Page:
In a legislative meeting Friday I heard an amazing statistic from a realtor – that half of foreclosures are due to medical bills. This doesn’t surprise me, many of our clients have health problems that threaten their ability to pay the mortgage. Previous studies have found that half of bankruptcies are due to high medical bills. But still many people in the meeting were surprised to hear the connection. It is not well-reported. This blog featured a March 15th Courant article about a family’s bankruptcy to avoid foreclosure and noted that the precipitating factor, an illness that led to a lost job that led to the financial problems, was buried in the 8th paragraph.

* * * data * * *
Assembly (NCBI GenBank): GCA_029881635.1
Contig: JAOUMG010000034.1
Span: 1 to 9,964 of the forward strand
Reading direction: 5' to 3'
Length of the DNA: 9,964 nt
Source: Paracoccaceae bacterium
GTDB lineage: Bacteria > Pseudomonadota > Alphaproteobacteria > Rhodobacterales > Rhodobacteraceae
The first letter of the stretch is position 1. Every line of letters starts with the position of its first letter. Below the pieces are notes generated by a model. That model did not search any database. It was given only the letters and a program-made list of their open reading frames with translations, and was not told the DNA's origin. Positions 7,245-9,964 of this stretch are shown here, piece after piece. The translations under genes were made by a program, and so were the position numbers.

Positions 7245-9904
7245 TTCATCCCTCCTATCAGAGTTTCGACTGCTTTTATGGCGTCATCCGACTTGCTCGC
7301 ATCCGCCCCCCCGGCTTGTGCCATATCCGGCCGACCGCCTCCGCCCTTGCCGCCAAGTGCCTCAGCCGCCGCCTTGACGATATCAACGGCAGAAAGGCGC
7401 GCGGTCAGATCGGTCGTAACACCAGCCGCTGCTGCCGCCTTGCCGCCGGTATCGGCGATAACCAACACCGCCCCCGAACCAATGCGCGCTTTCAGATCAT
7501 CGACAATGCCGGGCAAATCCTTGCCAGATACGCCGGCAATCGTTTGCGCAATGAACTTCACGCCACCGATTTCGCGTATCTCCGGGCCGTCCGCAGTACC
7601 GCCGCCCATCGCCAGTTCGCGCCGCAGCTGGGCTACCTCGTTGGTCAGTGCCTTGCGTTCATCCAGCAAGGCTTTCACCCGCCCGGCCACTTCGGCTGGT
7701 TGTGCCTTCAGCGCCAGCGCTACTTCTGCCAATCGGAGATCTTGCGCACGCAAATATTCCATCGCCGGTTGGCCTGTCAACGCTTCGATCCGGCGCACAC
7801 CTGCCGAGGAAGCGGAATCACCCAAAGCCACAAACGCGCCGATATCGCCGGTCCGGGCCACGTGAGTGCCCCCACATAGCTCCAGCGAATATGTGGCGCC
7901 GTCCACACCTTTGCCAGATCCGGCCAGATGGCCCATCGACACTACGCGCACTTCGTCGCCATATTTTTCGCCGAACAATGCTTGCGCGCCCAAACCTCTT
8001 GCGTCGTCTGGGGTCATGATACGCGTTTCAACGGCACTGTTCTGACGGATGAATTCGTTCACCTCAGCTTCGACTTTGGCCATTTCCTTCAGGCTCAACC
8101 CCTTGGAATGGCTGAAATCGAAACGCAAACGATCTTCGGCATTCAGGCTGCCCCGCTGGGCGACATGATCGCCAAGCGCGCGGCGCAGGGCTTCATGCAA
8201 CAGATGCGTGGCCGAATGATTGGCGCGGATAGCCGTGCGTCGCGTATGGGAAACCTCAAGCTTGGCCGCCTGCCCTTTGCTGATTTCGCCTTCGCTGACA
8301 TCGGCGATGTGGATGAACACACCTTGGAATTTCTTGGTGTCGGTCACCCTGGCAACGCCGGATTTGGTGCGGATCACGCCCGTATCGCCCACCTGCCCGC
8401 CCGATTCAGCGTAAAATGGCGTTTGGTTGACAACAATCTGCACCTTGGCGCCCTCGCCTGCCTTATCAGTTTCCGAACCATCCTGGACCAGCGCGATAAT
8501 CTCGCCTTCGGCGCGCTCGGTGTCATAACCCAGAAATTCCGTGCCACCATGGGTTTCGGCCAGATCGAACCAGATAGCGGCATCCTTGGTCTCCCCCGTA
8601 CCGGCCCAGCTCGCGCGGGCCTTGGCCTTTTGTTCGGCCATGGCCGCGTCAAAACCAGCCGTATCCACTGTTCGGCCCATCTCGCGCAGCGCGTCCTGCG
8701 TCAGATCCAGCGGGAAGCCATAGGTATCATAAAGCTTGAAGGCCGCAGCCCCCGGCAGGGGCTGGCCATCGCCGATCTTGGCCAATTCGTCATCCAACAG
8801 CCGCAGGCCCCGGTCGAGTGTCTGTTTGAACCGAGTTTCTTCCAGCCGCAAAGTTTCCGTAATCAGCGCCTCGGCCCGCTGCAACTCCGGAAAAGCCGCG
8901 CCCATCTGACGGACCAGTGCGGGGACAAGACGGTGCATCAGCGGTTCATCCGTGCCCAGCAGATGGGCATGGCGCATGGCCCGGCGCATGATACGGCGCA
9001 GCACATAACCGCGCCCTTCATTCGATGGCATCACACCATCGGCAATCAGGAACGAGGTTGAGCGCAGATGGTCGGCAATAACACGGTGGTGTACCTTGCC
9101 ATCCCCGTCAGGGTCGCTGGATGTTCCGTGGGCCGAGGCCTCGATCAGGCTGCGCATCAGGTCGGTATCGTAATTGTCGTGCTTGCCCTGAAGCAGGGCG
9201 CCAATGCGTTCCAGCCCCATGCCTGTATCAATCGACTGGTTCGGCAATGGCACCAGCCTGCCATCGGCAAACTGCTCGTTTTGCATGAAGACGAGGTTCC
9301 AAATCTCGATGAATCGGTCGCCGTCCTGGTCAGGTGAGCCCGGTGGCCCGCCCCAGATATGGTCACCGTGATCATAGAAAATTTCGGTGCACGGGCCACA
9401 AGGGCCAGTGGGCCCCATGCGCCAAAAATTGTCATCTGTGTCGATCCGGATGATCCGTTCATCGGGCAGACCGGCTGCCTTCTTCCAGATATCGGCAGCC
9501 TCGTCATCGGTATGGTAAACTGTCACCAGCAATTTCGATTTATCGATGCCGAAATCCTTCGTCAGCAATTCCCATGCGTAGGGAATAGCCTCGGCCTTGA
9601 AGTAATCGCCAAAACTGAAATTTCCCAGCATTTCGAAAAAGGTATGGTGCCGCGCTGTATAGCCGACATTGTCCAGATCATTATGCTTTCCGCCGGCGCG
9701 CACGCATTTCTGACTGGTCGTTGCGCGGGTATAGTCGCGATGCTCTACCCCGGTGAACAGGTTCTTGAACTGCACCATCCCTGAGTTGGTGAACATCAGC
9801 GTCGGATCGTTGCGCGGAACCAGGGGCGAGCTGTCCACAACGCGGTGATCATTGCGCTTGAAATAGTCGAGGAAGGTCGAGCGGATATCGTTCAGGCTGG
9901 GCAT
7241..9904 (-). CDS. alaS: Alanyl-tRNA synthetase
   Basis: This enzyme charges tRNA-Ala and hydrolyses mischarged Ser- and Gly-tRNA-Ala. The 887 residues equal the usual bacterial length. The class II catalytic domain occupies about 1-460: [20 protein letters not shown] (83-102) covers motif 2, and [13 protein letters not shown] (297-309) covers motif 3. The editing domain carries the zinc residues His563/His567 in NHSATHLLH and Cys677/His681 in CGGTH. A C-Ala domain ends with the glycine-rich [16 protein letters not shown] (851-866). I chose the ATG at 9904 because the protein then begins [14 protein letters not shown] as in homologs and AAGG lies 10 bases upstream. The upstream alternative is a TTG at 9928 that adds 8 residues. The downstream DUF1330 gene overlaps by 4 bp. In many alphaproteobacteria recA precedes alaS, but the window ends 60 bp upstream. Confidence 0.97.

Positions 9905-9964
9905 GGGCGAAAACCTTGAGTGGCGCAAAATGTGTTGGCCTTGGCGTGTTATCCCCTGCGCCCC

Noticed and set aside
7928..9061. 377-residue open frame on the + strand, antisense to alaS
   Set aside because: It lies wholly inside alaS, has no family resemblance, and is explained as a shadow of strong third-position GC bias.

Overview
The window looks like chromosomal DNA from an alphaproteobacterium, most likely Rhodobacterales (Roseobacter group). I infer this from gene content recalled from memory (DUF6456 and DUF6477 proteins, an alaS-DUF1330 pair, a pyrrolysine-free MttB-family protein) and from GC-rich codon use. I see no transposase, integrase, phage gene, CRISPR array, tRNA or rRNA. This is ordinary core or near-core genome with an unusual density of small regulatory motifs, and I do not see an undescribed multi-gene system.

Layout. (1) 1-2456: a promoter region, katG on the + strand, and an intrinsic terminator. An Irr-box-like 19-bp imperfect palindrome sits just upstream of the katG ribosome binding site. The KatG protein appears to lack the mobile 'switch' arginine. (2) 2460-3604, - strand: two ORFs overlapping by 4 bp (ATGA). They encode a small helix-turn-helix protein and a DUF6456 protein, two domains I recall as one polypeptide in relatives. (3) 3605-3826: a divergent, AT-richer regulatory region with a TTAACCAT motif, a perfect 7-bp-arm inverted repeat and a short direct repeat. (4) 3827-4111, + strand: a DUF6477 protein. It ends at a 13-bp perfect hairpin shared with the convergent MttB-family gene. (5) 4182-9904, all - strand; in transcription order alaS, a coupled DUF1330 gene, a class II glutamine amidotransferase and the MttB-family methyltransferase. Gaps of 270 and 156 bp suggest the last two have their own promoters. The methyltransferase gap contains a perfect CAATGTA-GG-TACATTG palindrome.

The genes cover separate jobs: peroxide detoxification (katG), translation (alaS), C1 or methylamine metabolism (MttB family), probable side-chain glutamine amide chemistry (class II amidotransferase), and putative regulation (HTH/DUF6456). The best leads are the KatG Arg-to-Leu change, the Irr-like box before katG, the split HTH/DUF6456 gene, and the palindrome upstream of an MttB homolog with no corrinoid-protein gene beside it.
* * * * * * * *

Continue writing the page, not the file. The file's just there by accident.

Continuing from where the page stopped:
Searching the internet to find the realtor’s source, I found “Get Sick, Get Out: The Medical Causes of Home Foreclosures”, a study by Christopher Robertson, Richard Egelhof, and Michael Hoke at Harvard Law School. In a study of foreclosures in four states, they found that medical illness and high bills caused half (49%) of the cases of families losing their homes and were involved in seen out of ten. Thirty two percent were due to illness or injury, 23% due to unmanageable medical bills, 27% due to lost work resulting from a medical problem, and 14% due to caring for a sick family member. Thirty seven percent of respondents paid more than $2,000 out of pocket for health costs, 30% missed two or more weeks of work due to illness or injury, 8% were disabled and unable to work, and 13% used home equity to pay medical bills. The authors recommend legally suspending foreclosures during a verifiable medical crisis as a policy option to address the housing crisis.